A question of relevance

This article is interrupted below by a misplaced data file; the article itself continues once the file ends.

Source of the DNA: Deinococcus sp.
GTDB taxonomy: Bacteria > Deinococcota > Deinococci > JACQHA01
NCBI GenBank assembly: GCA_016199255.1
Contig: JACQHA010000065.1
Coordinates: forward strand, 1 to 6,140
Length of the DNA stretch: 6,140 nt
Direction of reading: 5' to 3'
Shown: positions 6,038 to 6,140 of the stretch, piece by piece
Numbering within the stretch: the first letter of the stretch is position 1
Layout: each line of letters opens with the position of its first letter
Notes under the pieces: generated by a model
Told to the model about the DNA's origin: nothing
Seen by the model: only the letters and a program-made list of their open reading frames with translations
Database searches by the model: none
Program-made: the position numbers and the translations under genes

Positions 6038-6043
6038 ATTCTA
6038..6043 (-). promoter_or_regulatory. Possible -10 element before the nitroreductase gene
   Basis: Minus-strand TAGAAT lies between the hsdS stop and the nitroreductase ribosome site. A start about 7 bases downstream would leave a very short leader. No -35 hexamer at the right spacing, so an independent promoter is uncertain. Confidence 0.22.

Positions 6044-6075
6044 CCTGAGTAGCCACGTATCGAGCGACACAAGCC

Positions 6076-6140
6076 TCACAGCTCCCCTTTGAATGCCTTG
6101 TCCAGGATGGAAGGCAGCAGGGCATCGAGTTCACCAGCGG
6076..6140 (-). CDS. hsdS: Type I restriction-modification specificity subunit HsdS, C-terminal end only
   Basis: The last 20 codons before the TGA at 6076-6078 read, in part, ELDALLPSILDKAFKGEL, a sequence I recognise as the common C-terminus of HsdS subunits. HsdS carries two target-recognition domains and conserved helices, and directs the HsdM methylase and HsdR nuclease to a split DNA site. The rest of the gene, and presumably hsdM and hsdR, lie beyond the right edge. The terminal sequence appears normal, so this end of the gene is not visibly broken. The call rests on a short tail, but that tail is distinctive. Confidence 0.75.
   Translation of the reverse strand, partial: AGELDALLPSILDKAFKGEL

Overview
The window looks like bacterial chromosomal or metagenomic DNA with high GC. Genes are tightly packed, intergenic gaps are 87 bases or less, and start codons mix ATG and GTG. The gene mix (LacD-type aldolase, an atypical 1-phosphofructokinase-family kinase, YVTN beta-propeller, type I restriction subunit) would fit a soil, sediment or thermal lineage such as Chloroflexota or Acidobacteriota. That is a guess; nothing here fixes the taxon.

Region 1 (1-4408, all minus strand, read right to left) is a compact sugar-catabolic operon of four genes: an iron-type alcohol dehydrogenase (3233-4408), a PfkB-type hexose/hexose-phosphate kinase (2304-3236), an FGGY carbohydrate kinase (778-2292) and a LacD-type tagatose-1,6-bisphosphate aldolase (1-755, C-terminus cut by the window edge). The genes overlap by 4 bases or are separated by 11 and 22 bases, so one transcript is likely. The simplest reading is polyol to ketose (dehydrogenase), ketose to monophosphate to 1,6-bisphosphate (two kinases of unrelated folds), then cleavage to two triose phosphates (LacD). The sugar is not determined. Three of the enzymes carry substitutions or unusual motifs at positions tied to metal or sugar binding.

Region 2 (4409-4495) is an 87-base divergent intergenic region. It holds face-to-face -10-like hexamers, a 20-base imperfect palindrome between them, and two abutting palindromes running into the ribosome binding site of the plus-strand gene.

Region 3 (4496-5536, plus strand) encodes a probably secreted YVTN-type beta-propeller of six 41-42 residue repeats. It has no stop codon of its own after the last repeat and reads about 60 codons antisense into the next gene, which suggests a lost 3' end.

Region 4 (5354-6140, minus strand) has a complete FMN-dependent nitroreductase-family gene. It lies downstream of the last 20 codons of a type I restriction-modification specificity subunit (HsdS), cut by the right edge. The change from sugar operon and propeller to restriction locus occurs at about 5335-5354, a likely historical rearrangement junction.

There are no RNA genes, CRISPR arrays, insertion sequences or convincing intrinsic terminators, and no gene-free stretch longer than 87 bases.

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Data from natural languages (in contrast to, say, the results of psycholinguistic experiments) are still a major source of evidence used in linguistics, whether they are elicited through grammatical judgments, as in generative linguistics, or by collecting samples, as preferred in typology. The underlying assumption is that data are alike in their value as evidence if they occur in natural languages. The present paper questions this assumption in showing that there is a difference in the naturalness of languages because languages like German or English have originally emerged as secondarily learned written languages, that is they once were languages without native speakers. Although they are nowadays acquired as first languages, their grammars still contain inconsistent properties which partly disqualify standard languages as a source of evidence.


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